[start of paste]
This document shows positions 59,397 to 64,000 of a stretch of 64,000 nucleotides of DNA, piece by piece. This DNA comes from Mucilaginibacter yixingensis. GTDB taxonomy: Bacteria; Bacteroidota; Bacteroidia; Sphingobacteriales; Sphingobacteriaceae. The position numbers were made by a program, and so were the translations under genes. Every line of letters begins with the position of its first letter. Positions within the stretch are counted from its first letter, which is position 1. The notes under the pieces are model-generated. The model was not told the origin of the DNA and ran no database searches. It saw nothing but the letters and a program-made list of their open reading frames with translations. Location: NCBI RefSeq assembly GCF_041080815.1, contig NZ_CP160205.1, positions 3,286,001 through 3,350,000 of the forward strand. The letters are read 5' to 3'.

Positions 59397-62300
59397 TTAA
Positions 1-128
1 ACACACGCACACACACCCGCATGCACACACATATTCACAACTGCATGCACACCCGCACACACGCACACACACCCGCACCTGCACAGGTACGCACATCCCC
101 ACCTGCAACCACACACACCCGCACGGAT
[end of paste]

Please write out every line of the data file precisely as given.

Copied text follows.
This document shows positions 59,397 to 64,000 of a stretch of 64,000 nucleotides of DNA, piece by piece. This DNA comes from Mucilaginibacter yixingensis. GTDB taxonomy: Bacteria; Bacteroidota; Bacteroidia; Sphingobacteriales; Sphingobacteriaceae. The position numbers were made by a program, and so were the translations under genes. Every line of letters begins with the position of its first letter. Positions within the stretch are counted from its first letter, which is position 1. The notes under the pieces are model-generated. The model was not told the origin of the DNA and ran no database searches. It saw nothing but the letters and a program-made list of their open reading frames with translations. Location: NCBI RefSeq assembly GCF_041080815.1, contig NZ_CP160205.1, positions 3,286,001 through 3,350,000 of the forward strand. The letters are read 5' to 3'.

Positions 59397-62300
59397 TTAA
Positions 1-128
1 ACACACGCACACACACCCGCATGCACACACATATTCACAACTGCATGCACACCCGCACACACGCACACACACCCGCACCTGCACAGGTACGCACATCCCC
101 ACCTGCAACCACACACACCCGCACGGAT